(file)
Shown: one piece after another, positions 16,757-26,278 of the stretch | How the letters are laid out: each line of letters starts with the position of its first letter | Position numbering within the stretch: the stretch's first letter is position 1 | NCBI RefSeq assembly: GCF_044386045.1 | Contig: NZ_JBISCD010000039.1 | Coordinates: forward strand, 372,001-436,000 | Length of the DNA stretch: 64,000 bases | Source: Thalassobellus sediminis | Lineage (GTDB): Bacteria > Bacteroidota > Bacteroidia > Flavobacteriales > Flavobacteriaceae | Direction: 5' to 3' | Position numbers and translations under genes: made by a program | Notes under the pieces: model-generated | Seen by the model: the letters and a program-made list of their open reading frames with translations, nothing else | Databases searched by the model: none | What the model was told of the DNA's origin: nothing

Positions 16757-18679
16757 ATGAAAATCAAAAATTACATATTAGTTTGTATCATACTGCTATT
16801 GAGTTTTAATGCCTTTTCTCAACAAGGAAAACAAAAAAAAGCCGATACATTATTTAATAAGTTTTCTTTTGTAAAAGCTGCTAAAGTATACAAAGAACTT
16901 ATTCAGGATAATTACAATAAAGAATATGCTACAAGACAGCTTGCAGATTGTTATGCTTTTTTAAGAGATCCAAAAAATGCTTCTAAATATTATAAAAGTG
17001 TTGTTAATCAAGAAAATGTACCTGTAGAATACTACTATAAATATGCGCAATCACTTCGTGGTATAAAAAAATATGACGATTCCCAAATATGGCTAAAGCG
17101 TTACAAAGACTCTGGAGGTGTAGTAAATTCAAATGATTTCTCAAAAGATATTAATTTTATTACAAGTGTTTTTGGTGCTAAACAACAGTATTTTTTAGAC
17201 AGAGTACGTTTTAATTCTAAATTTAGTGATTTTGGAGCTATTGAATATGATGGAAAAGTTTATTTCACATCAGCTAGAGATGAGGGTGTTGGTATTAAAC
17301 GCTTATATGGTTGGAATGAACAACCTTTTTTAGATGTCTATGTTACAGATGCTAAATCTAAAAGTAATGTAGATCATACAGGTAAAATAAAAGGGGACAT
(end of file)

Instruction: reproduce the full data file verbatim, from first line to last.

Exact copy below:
Shown: one piece after another, positions 16,757-26,278 of the stretch | How the letters are laid out: each line of letters starts with the position of its first letter | Position numbering within the stretch: the stretch's first letter is position 1 | NCBI RefSeq assembly: GCF_044386045.1 | Contig: NZ_JBISCD010000039.1 | Coordinates: forward strand, 372,001-436,000 | Length of the DNA stretch: 64,000 bases | Source: Thalassobellus sediminis | Lineage (GTDB): Bacteria > Bacteroidota > Bacteroidia > Flavobacteriales > Flavobacteriaceae | Direction: 5' to 3' | Position numbers and translations under genes: made by a program | Notes under the pieces: model-generated | Seen by the model: the letters and a program-made list of their open reading frames with translations, nothing else | Databases searched by the model: none | What the model was told of the DNA's origin: nothing

Positions 16757-18679
16757 ATGAAAATCAAAAATTACATATTAGTTTGTATCATACTGCTATT
16801 GAGTTTTAATGCCTTTTCTCAACAAGGAAAACAAAAAAAAGCCGATACATTATTTAATAAGTTTTCTTTTGTAAAAGCTGCTAAAGTATACAAAGAACTT
16901 ATTCAGGATAATTACAATAAAGAATATGCTACAAGACAGCTTGCAGATTGTTATGCTTTTTTAAGAGATCCAAAAAATGCTTCTAAATATTATAAAAGTG
17001 TTGTTAATCAAGAAAATGTACCTGTAGAATACTACTATAAATATGCGCAATCACTTCGTGGTATAAAAAAATATGACGATTCCCAAATATGGCTAAAGCG
17101 TTACAAAGACTCTGGAGGTGTAGTAAATTCAAATGATTTCTCAAAAGATATTAATTTTATTACAAGTGTTTTTGGTGCTAAACAACAGTATTTTTTAGAC
17201 AGAGTACGTTTTAATTCTAAATTTAGTGATTTTGGAGCTATTGAATATGATGGAAAAGTTTATTTCACATCAGCTAGAGATGAGGGTGTTGGTATTAAAC
17301 GCTTATATGGTTGGAATGAACAACCTTTTTTAGATGTCTATGTTACAGATGCTAAATCTAAAAGTAATGTAGATCATACAGGTAAAATAAAAGGGGACAT